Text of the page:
DATES: Probably 1895-1930

QUANTITY: ca. 2600 prints

ARRANGEMENT: Partially arranged by negative number


CALL NUMBER: Photo Lot 85


The albums include photographic prints, mostly platinum, prepared in the Bureau of American Ethnology (BAE) from its collection of negatives. These are probably selected photographs maintained for reference purposes. Included are negative numbers formerly used by the BAE, but the National Anthropological Archives has annotated them with current negative numbers.

Many were made in a studio setting at the Trans-Mississippi Exposition in Omaha in 1898. Other photographs are of Indian visitors to Washington, D.C. There are also other studio photographs, photographs made during Victor Mindeleff's work in Chaco Canyon, and photographs made on WJ McGee's 1900 expedition to Sonora.

Tribes include Apache, Arapaho, Assiniboin, Blackfoot, Cheyenne, Cocopa, Dakota, Flathead, Fox, Iowa, Kalispel, Kiowa Apache, Nez Perce, Omaha, Osage, Ponca, Santa Clara, Sauk, Shoshoni, Spokan, Tonkawa, Wichita, and Winnebago.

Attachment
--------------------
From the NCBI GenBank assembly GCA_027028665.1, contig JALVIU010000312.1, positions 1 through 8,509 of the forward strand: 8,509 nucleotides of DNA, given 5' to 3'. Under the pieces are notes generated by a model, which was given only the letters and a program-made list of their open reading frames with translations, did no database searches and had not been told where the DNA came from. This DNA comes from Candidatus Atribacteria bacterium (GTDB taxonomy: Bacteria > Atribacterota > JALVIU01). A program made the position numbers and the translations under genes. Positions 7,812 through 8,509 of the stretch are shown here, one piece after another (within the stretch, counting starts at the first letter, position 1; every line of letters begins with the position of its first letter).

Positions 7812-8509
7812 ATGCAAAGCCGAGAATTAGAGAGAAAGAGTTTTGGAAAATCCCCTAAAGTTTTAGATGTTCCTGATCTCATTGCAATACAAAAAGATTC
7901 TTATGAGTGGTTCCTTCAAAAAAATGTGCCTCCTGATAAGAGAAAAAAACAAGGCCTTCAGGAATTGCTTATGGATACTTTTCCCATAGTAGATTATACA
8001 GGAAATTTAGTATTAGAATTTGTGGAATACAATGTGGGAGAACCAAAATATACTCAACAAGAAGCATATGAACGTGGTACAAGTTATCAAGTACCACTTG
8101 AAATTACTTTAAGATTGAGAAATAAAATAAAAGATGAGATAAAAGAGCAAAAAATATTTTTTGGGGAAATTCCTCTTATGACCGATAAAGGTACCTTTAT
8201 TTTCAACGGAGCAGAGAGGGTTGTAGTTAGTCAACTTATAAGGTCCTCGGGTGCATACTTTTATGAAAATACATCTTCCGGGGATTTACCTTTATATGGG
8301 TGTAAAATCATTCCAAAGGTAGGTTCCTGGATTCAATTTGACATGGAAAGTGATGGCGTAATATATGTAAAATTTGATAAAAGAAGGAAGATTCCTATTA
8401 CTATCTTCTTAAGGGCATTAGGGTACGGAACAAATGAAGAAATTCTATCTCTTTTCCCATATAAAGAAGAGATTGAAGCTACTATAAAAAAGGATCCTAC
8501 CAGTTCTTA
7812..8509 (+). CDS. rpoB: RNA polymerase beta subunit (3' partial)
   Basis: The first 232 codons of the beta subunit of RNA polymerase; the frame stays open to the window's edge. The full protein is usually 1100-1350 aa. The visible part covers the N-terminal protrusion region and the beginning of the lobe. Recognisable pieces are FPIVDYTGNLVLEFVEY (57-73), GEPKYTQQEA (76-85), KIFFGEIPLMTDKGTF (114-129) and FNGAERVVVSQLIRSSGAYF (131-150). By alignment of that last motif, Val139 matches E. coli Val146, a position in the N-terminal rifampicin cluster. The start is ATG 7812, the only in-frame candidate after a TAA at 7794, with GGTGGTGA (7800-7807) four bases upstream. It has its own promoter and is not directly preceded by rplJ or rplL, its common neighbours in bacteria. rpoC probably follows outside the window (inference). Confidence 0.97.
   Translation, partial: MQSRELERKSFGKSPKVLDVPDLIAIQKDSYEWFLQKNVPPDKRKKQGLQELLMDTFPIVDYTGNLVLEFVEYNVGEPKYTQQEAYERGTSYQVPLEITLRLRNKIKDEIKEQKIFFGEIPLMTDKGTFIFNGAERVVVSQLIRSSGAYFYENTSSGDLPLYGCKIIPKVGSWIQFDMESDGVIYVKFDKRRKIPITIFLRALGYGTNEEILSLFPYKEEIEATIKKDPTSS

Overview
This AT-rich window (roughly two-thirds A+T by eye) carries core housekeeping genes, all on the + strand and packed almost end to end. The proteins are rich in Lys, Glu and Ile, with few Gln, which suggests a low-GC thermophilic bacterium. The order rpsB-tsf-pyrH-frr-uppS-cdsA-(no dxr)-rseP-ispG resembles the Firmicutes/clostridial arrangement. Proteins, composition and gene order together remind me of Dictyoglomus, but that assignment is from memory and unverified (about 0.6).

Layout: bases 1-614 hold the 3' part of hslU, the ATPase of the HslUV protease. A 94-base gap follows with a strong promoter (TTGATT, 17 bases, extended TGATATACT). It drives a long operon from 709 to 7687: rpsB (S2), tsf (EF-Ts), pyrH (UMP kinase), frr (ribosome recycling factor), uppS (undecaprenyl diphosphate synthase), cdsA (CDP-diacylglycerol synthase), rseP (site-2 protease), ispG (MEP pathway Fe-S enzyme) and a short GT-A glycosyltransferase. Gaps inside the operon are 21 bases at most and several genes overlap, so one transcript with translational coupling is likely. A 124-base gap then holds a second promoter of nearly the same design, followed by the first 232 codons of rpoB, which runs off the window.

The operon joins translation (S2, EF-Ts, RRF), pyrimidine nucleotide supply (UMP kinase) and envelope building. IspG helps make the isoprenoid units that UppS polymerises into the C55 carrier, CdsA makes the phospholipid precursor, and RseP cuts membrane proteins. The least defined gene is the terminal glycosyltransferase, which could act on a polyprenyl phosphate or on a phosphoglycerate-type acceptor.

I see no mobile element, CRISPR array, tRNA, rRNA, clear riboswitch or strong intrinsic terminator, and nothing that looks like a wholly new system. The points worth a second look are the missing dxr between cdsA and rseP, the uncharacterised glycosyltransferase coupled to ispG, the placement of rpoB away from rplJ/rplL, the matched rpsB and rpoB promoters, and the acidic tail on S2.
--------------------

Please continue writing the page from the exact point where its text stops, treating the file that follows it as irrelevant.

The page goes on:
Photographers include Charles M. Bell, William Dinwiddie, Alexander Gardner, De Lancey W. Gill, John K. Hillers, William Henry Jackson, Frank A. Rinehart, Wells M. Sawyer, A. Zeno Shindler, and Julian Vannerson with Samuel A. Cohner.

DATES: 1858-1905 (dates of original photographs)

QUANTITY: ca. 926 prints

ARRANGEMENT: Album titles are: (1) Omaha and Winnebago; (2) miscellaneous; (3) Sauk and Fox; (4) miscellaneous; (5) Arapaho and Cheyenne; (6) Chiricahua, San Carlos, and Apache; (7) Sauk and Fox; (8) Osage, Shoshoni and Nez Perce, Siouan, Oto; (9) Santa Clara and Flathead; (10) Ponca; (11) Sauk and Tonkawa; (12) Wichita and Kiowa Apache; (13) Cocopa; and (14) Assiniboin and Blackfoot

FINDING AID: Draft list (Some attributions to photographers are in error.)